Books

‘One Mixed-Up Night’ will delight preteens and IKEA fans

“One Mixed-Up Night” by Catherine Newman (Random House Books for Young Readers, 187 pages, $16.99)

Sixth-graders Frankie and Walter are obsessed with the IKEA catalog.

Lying in Frankie’s backyard hammock, eating popcorn and dreaming of a perfect life, they pass time playing the “picking game,” naming the item they most desire from each page of the catalog: DUKTIG tea set. ARVIKA swivel chair. GULORT rug. TVINGEN hand towel.

Rare visits to the IKEA store, they agree, are even better.

“Every showroom is like a perfect fake room pulled out of a perfect fake house,” explains Frankie, our narrator. “Like a life-size diorama of the idea of living somewhere stylish.”

When the best friends make plans to spend the night at IKEA – influenced by E.L. Konigsburg’s classic children’s book, “From the Mixed-up Files of Mrs. Basil E. Frankweiler” – they’re nervous, excited and ready for adventure.

An added bonus, Frankie hopes, will be helping Walter recapture some of his “essential Walterness.”

Catherine Newman, the author of two parenting memoirs, “Catastrophic Happiness” and “Waiting for Birdy,” tells an enjoyable and poignant tale in this, her first book for children.

The relationship between Frankie and Walter, friends since preschool, is sweetly compassionate, and Newman brings to life both the preteens and their family members. As the story unfolds we learn that Walter is processing a profound loss, and the author deftly portrays his family’s wide and confusing swath of grief.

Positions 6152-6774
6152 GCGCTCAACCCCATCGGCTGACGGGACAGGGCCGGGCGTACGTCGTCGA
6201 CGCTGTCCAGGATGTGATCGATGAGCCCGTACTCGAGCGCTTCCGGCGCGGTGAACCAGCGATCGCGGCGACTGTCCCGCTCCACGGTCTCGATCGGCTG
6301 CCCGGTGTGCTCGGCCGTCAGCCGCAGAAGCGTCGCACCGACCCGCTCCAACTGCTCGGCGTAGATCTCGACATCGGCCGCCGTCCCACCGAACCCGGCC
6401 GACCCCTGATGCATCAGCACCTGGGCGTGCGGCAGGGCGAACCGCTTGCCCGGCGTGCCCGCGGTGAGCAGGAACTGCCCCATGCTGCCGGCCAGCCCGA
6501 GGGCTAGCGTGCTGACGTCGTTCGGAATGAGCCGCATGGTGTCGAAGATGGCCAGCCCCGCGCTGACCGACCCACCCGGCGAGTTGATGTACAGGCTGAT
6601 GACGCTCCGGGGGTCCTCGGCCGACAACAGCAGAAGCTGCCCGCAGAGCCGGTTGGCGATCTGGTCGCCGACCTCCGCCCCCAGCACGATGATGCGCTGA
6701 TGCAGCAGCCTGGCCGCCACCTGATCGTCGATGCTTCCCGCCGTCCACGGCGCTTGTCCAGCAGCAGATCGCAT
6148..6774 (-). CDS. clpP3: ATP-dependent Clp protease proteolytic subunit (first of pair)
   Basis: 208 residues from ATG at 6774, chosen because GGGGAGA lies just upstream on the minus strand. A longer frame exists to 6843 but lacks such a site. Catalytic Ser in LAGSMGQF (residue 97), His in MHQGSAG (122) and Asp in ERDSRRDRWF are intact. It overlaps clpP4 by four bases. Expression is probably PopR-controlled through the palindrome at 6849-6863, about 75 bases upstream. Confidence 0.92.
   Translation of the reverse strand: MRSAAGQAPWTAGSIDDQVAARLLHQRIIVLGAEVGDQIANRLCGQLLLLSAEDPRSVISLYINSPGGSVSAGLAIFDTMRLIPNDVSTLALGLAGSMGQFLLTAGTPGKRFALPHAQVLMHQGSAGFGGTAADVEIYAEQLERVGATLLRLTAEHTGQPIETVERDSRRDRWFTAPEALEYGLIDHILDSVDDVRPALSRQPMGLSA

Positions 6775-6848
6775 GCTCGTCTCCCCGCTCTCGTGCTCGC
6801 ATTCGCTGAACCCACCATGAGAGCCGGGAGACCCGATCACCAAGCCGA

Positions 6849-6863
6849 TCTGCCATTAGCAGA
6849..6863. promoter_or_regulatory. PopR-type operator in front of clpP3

The other star of the novel is IKEA, the ginormous chain of Swedish furniture stores known for their reasonably priced products, labyrinthine showrooms, delicious meatballs and infuriating assembly instructions.

Anyone who has ever visited an IKEA store – the nearest one is in Merriam, Kan. – and struggled with the mini-golf pencils or the maze of cardboard boxes will chuckle at the young narrator’s take on the shopping experience:

“The wonderful, amazing Ikea smell was everywhere: wood and cinnamon, potted ferns and coffee, and something that’s probably chemicals,” Frankie explains as her family arrives at their destination.

“Smell that!” I said, inhaling happily. “That’s the Ikea smell!”

The children’s mixed-up night is full of fun and mishaps – and enough mystery to keep you reading right to the end. Preteen readers will appreciate Frankie’s quest for independence and Walter’s struggle to express his emotions. Also notable: Newman makes a point of including diverse people and families.

For me this middle-grade novel had the feel of a KNUBBIG table lamp – bright, modern, quirky and delightful.

Suzanne Perez Tobias: 316-268-6567, @suzannetobias

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